Living the Story: The Civil Rights Movement in Kentucky
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The Rest of the Story: Interview Videos

As part of the Civil Rights in Kentucky Oral History Project, the Kentucky Oral History Commission and Historical Society have produced full-length video interviews with many of the project participants under the title Living the Story: The Rest of the Story. This series of 14 videos, most an hour long, contains unedited versions of original one-on-one interviews that were excerpted for the Living the Story television documentary. The interviews are available for viewing online.


Program Descriptions

Following is a list of the interviews in Living the Story: The Rest of the Story. Our Biographies section includes additional information on each participant.

  1. Julian Bond—Chairman of the board of directors of the National Association for the Advancement of Colored People, Bond worked for the Student Nonviolent Coordinating Committee and served in the Georgia House of Representatives before being ejected for his stand against the Vietnam War. Bond, who has family roots in Kentucky, also served as narrator for the Living the Story documentary.
    Watch the Video | Biography

  2. Gov. Edward Breathitt—As governor of Kentucky in the mid-1960s, Breathitt worked for passage of a state law guaranteeing equal rights in the area of public accommodations. Because of his activism among his fellow governors, President Lyndon Johnson appointed him to a special commission formed to monitor compliance with the Civil Rights Act of 1964.
    Watch the Video | Biography

  3. Sen. Georgia Davis Powers—Powers was the first African American elected to the Kentucky Senate. First elected in 1968, she served for 21 years and championed bills prohibiting discrimination by race, sex, and age. Previously, she had helped organize the 1964 civil rights March on Frankfort.
    Watch the Video | Biography

  4. John Jay Johnson—Johnson began his civil rights activism as a teenager, as the youngest president of any Kentucky chapter of the NAACP. He now serves on the national NAACP staff.
    Watch the Video | Biography

  5. Mervin Aubespin—The first African-American news artist hired by the Louisville Courier-Journal, Aubespin got a baptism by fire as a reporter during two days of rioting in Louisville in 1968. He has built a national reputation as an expert on racism and the media and is president of the National Association of Black Journalists.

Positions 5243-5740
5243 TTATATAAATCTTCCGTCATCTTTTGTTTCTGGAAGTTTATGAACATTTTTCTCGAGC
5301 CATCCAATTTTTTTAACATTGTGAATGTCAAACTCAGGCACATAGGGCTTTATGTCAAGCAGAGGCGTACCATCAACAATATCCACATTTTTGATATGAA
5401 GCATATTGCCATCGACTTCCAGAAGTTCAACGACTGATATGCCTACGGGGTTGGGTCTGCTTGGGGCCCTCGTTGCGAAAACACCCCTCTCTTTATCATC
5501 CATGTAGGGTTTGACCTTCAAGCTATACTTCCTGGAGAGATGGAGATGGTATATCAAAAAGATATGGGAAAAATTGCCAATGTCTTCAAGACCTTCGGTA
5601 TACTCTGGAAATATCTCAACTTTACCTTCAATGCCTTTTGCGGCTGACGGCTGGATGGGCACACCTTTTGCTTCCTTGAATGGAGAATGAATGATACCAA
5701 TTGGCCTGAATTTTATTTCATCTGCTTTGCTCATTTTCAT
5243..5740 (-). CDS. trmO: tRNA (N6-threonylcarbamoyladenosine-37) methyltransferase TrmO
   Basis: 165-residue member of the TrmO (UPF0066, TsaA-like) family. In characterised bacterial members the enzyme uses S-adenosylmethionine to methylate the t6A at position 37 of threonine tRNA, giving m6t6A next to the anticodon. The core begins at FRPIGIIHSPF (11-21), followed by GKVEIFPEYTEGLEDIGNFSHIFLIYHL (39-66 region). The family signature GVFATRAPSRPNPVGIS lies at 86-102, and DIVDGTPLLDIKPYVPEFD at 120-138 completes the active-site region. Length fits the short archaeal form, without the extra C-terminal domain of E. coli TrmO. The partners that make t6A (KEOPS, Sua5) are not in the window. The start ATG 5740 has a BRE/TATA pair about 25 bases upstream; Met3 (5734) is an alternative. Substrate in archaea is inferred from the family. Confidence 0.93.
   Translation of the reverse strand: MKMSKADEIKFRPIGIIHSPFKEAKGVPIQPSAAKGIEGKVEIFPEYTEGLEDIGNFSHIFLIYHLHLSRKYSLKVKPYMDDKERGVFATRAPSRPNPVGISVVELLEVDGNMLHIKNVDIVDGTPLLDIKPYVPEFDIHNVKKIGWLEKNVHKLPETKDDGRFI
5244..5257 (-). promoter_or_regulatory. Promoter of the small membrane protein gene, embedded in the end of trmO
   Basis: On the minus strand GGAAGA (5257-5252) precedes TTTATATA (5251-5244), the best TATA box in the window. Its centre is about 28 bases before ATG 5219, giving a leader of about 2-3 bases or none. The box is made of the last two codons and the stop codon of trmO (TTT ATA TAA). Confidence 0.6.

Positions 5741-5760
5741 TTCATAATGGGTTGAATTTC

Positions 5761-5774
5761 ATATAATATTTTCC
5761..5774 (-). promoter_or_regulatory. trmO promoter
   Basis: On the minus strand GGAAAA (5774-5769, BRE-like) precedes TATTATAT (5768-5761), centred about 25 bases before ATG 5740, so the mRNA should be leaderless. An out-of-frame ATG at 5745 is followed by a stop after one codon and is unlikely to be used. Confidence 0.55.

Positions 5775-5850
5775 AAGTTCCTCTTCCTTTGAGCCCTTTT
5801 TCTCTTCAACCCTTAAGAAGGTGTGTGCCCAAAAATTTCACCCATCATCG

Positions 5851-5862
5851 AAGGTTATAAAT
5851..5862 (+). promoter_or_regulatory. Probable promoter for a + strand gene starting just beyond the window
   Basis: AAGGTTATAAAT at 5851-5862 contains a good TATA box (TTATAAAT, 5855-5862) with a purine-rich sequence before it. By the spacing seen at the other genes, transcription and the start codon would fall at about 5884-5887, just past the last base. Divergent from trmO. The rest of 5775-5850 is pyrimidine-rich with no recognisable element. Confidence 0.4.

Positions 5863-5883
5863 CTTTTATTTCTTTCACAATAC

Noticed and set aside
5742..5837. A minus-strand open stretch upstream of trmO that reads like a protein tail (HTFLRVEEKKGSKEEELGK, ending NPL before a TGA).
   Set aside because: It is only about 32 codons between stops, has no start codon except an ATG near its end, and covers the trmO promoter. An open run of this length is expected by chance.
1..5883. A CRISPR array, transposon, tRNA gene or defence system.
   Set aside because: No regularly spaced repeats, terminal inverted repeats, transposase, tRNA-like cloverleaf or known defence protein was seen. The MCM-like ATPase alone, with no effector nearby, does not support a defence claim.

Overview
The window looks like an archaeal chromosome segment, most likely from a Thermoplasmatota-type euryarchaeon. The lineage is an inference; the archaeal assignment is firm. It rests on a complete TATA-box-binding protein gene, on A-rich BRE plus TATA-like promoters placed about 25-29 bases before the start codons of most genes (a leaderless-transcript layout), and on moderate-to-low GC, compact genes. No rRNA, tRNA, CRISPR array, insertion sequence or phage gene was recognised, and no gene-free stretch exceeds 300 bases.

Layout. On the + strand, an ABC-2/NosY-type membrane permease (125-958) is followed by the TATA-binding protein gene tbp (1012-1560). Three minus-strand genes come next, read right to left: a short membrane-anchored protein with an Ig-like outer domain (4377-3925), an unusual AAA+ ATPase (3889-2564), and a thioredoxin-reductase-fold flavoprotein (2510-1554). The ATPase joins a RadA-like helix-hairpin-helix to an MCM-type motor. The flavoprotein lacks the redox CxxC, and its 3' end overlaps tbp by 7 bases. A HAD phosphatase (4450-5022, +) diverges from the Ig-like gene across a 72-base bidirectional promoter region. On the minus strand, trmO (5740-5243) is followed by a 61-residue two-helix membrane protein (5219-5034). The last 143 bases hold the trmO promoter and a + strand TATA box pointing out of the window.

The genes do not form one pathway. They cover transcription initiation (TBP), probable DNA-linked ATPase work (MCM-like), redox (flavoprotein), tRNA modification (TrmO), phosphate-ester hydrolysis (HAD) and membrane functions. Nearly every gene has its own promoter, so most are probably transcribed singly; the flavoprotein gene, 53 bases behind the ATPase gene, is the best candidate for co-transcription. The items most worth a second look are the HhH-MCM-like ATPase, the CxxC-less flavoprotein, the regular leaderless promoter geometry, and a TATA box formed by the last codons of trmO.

Watch the Video | Biography

  6. P.G. Peeples—Peeples attended the University of Kentucky as one of only about 50 black students, then went to work for the Lexington chapter of the National Urban League. He was soon named director of the chapter, a position he still holds.
    Watch the Video | Biography

  7. Abby Marlatt—While teaching at the University of Kentucky in the 1960s, Marlatt helped organize students and train them in the principles of nonviolent protest, joining them at sit-ins and other actions that led to the desegregation of many public facilities in Lexington.
    Watch the Video | Biography

  8. J. Blaine Hudson—Louisville native Hudson was a student activist at the University of Louisville, demonstrating on behalf of greater educational opportunities for African-American students. He is now a professor and chair of Pan-African Studies at U of L.
    Watch the Video | Biography

  9. James Howard—At age 13, Howard and several other black students drew national attention for their efforts to integrate the schools in the Western Kentucky town of Sturgis.
    Watch the Video | Biography

  10. Jennie and Alice Wilson—Jennie Wilson was born in Mayfield in 1900 to parents who had been slaves. Alice Wilson was one of 10 African-American students who decided to enroll at Mayfield High School shortly after the Brown v. Board of Education decision declared “separate but equal” schools unconstitutional.
    Watch the Video | Jennie Wilson Biography | Alice Wilson Biography

  11. Raoul Cunningham—As a teenager, Cunningham was one of the student leaders who organized protests at segregated downtown Louisville theaters, lunch counters, restaurants, and businesses, including the “Nothing New for Easter” boycott of stores that would not allow African-American customers to try on clothes.
    Watch the Video | Biography

  12. Audrey Grevious—Grevious served as president of the Lexington chapter of the National Association for the Advancement of Colored People in the 1960s, working with other local civil rights leaders for peaceful integration of businesses.
    Watch the Video | Biography

  13. Anne Braden—A lifelong activist, Braden became embroiled in one of Louisville’s most notorious incidents of race-based violence when she and her husband, both white, were asked to buy a house in an all-white neighborhood in order to resell it to a black family. The house was bombed, and the Bradens were branded Communist conspirators and tried for sedition in 1954.
    Watch the Video | Biography

  14. Grace Lewis—One of the first African Americans to attend a white school in Jefferson County, Lewis went on to a career in civil service and involvement in other civil rights actions, including the campaign to free activist Angela Davis.
    Watch the Video | Biography

For information on purchasing videotapes of Living the Story: The Rest of the Story, contact the Kentucky Oral History Commission (502) 564-1792

Living the Story > Interview Videos